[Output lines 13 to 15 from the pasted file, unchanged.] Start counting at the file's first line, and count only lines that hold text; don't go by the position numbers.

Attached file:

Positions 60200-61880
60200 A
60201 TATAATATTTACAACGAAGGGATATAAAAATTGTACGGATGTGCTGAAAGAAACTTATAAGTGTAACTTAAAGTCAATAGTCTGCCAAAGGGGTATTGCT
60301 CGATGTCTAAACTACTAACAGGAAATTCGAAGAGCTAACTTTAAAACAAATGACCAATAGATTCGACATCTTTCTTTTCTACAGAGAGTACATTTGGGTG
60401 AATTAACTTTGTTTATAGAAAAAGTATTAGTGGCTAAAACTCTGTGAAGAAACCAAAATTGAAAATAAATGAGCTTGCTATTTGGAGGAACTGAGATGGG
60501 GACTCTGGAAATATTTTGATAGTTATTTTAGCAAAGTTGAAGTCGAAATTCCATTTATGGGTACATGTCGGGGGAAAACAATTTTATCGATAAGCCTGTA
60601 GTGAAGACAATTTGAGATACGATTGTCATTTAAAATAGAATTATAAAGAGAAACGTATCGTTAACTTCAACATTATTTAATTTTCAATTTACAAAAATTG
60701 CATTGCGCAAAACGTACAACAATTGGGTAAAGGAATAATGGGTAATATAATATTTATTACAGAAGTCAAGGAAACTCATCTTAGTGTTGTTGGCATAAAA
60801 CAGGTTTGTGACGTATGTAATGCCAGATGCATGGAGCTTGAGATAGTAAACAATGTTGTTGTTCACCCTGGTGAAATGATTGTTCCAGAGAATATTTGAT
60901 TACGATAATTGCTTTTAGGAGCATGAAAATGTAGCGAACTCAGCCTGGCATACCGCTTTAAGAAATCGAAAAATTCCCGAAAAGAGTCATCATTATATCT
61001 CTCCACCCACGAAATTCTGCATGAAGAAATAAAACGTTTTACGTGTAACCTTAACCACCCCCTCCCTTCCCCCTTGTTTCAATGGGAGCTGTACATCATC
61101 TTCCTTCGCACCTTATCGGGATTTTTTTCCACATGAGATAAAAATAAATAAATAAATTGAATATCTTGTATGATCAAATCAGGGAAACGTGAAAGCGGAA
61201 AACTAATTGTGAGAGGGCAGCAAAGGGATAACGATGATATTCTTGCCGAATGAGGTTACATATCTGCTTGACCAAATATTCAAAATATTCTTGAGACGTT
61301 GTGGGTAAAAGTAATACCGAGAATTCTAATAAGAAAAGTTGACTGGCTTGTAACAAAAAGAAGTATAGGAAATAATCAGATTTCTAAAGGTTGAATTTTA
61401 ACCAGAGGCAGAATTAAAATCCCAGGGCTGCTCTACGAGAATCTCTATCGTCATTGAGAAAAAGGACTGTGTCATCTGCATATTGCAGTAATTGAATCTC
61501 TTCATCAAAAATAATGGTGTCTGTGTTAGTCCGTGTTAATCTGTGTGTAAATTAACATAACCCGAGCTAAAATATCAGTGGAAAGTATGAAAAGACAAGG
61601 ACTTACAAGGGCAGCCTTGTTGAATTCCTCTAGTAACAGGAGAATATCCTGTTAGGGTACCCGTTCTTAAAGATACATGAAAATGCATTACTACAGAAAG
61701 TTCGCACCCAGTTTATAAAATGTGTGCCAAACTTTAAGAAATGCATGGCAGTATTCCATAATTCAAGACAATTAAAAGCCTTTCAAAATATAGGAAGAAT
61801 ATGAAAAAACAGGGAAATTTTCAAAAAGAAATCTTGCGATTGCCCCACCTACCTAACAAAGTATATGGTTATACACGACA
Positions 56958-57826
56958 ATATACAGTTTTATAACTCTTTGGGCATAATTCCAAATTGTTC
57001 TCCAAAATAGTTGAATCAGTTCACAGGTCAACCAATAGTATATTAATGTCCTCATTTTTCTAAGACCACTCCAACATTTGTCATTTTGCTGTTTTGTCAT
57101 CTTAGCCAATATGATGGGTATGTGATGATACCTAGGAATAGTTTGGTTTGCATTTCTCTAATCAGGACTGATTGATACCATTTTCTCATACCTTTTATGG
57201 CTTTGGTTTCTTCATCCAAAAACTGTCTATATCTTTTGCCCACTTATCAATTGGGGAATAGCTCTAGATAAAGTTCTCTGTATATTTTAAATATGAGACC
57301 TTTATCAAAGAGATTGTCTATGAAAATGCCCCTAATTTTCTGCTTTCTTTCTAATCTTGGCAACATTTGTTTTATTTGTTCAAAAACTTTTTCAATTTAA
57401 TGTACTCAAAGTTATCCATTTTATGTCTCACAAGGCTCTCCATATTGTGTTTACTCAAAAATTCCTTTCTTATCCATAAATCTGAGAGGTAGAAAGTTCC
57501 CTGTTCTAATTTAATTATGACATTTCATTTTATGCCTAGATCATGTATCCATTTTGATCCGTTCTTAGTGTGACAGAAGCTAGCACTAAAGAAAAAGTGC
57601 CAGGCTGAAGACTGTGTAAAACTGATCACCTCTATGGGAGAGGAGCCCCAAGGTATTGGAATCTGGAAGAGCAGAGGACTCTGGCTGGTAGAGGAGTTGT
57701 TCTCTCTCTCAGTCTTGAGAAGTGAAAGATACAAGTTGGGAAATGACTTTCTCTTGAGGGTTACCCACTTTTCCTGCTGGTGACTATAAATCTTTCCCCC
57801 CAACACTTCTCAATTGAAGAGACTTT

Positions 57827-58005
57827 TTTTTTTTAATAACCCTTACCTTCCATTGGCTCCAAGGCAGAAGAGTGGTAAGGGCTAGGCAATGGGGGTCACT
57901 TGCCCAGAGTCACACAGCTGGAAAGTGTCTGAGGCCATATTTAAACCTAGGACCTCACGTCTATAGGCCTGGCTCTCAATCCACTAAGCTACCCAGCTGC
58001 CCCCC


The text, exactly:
61201 AACTAATTGTGAGAGGGCAGCAAAGGGATAACGATGATATTCTTGCCGAATGAGGTTACATATCTGCTTGACCAAATATTCAAAATATTCTTGAGACGTT
61301 GTGGGTAAAAGTAATACCGAGAATTCTAATAAGAAAAGTTGACTGGCTTGTAACAAAAAGAAGTATAGGAAATAATCAGATTTCTAAAGGTTGAATTTTA
61401 ACCAGAGGCAGAATTAAAATCCCAGGGCTGCTCTACGAGAATCTCTATCGTCATTGAGAAAAAGGACTGTGTCATCTGCATATTGCAGTAATTGAATCTC